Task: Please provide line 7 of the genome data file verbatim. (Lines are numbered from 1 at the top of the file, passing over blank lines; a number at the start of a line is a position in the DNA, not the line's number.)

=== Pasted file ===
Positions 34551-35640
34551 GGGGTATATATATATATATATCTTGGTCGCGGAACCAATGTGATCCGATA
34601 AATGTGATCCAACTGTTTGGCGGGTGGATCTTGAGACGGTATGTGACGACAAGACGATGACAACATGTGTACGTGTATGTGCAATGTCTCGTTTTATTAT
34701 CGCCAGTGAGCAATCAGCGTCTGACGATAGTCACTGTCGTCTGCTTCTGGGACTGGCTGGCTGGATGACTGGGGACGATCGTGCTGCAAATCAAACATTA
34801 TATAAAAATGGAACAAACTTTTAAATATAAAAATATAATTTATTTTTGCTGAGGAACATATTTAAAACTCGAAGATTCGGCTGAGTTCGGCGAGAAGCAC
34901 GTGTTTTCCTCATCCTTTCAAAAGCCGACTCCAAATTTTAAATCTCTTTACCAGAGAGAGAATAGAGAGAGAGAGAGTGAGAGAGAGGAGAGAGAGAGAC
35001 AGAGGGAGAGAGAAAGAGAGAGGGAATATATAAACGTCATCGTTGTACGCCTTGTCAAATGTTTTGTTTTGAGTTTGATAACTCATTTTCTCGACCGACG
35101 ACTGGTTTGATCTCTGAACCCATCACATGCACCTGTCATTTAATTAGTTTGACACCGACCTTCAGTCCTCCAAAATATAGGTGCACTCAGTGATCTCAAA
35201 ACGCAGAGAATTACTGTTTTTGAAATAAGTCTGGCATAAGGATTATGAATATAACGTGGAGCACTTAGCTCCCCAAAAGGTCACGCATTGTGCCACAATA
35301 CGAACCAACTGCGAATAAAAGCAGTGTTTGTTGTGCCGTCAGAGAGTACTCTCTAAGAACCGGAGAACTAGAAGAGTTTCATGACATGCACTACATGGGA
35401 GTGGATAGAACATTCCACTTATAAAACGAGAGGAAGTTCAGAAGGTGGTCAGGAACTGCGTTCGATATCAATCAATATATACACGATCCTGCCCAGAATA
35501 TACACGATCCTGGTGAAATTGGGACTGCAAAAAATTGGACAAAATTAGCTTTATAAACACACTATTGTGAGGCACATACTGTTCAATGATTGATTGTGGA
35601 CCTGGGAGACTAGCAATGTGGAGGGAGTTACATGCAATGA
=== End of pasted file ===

35001 AGAGGGAGAGAGAAAGAGAGAGGGAATATATAAACGTCATCGTTGTACGCCTTGTCAAATGTTTTGTTTTGAGTTTGATAACTCATTTTCTCGACCGACG